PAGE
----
Bascope, an American-born actress who grew up in Venezuela and now lives in Mexico, is one of the stars of Telemundo’s immigration telenovela “Al otro lado del muro” (“The Other Side of the Wall”). She left Venezuela three years ago but still has family she visits there, and she believes Bettis strongly conveys the current realities of that country.

“I’ve seen movie versions of ‘Miss Julie,’ but I’m feeling really grateful for this,” Bascope says. “You see the Venezuelan situation through my character, and I feel deeply connected to that. Every time I say these words, I feel that connection. I’m this vessel.”

The actors also feel that Bettis, who made repeated trips to Miami to research the world of “Queen of Basel,” captures the region’s shiny surface and grittier reality.

“It’s interesting that the play happens in the midst of Art Basel, this big spectacle, and there’s so much happening behind the scenes,” Goblen says. “People think Miami is one big resort, one big beach, this beautiful touristy shiny sexy place where you go to live out your dreams. That’s the brochure that’s handed to the rest of the world.”

In “Queen of Basel,” Hausmann says, “Hilary has captured the essence of humanity. She presents three different, profoundly human experiences we can relate to.”

Even before the play opens, “Queen of Basel” is stirring interest from other theaters. Washington, D.C.’s Studio Theatre has already announced it will do the official world premiere of the play next season, and Bettis’ agent has told her she’s “getting requests left and right” for the play.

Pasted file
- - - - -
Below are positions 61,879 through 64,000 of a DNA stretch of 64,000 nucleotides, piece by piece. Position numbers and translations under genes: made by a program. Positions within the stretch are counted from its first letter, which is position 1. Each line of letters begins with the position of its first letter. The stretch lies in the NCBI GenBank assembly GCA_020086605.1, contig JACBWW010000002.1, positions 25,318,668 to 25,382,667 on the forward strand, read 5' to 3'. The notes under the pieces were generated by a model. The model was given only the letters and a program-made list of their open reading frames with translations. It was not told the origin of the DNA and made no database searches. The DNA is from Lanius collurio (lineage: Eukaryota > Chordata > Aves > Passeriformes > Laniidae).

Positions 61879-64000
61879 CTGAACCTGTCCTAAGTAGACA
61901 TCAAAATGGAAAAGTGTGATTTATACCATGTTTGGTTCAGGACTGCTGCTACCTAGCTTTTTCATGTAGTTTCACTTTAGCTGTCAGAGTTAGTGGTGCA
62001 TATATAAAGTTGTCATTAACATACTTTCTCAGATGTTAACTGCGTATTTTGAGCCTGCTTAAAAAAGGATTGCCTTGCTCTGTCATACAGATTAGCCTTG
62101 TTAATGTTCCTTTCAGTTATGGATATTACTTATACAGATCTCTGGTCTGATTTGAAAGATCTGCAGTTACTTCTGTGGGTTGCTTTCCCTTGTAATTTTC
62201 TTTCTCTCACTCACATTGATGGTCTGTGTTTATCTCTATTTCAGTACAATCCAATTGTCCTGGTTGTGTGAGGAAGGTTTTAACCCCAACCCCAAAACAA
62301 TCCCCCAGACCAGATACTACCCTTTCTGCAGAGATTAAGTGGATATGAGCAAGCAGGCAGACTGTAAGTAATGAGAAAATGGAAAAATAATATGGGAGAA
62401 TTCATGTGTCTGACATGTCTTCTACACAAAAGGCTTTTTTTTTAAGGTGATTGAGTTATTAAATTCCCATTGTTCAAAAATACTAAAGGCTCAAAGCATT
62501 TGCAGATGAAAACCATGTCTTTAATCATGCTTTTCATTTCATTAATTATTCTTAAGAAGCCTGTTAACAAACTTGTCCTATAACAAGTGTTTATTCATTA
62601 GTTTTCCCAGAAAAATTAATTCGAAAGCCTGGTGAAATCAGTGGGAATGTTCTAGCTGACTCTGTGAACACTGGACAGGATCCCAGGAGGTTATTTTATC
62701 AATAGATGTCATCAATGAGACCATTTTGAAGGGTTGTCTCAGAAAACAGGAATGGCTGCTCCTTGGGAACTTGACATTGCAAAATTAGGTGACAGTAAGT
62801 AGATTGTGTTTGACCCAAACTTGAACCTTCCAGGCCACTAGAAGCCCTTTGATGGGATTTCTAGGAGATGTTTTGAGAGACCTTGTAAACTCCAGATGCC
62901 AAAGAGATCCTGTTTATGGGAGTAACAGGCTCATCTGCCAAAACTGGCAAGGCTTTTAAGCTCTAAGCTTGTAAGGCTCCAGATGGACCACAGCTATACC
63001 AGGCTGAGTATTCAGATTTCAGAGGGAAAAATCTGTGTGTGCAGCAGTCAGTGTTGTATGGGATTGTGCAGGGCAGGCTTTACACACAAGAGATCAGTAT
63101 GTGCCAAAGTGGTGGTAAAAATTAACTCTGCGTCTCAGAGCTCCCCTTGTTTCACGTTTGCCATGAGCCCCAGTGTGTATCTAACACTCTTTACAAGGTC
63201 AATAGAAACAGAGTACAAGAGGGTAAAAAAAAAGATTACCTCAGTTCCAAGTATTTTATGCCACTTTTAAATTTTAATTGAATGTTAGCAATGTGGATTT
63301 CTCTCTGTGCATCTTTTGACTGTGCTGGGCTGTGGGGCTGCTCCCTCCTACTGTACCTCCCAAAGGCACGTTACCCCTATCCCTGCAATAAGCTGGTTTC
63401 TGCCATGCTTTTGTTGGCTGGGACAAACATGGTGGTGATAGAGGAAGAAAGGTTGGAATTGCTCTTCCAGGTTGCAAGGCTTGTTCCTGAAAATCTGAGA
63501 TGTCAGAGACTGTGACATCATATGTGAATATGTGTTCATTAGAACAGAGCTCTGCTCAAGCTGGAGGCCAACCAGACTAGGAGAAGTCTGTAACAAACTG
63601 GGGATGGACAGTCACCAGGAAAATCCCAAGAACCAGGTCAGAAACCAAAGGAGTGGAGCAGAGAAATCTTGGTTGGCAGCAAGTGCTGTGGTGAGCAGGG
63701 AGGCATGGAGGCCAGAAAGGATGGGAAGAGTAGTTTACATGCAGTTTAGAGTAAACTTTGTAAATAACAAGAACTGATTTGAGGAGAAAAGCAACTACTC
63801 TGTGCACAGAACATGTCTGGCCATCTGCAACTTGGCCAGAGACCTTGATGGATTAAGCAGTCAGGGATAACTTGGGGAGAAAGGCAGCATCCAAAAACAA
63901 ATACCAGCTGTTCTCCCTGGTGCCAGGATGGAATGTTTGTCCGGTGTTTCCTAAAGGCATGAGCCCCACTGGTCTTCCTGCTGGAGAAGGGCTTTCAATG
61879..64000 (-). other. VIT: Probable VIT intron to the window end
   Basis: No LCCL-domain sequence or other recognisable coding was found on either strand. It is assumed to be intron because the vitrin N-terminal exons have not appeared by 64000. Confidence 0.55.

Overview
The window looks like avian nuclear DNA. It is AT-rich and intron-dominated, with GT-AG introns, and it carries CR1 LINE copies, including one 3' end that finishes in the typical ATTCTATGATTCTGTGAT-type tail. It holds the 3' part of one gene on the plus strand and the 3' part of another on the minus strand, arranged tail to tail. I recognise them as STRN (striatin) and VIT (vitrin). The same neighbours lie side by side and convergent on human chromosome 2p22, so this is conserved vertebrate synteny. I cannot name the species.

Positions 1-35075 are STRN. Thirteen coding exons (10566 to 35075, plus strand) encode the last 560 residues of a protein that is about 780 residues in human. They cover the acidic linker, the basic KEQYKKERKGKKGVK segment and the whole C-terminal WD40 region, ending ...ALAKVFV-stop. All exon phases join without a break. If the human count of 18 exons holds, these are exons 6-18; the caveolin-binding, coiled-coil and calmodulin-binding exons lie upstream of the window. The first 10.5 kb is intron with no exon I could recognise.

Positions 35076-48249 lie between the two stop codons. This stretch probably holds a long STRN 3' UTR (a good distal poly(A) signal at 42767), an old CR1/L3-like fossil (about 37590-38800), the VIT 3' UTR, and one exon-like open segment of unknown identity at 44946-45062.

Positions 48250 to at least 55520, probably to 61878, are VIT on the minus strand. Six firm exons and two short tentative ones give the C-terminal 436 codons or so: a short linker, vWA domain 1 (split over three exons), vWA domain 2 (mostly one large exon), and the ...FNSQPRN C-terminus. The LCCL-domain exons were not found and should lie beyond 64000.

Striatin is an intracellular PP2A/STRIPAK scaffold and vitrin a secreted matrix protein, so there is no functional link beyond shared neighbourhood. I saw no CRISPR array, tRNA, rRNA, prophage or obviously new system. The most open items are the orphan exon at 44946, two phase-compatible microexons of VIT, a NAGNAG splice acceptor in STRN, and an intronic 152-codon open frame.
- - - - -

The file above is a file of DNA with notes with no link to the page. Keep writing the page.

Bettis, who was born in South Carolina, was the eldest child and only girl in a family that moved often. In her early life, living in what she calls a “hyper-masculine” culture, she knew violence, sexual assault and, briefly, homelessness. Though she’s now an acclaimed playwright and screenwriter who has received multiple fellowships and residencies, though her work is being produced all over the country, though she has two television series in development, Bettis understands both sides of the world depicted in “Queen of Basel.”

“Miami is in some ways the epitome of the United States. It’s a city of such extremes. It’s like America on steroids,” she says.

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If you go

  • What: “Queen of Basel” by Hilary Bettis.

  • Where: Miami New Drama production at the Colony Theatre, 1040 Lincoln Rd., Miami Beach.

  • When: 8 p.m. Thursday-Saturday, 3 p.m. Sunday, through May 6.

  • Cost: $40-$65.

  • Information: 305-674-1040 or www.colonymb.org.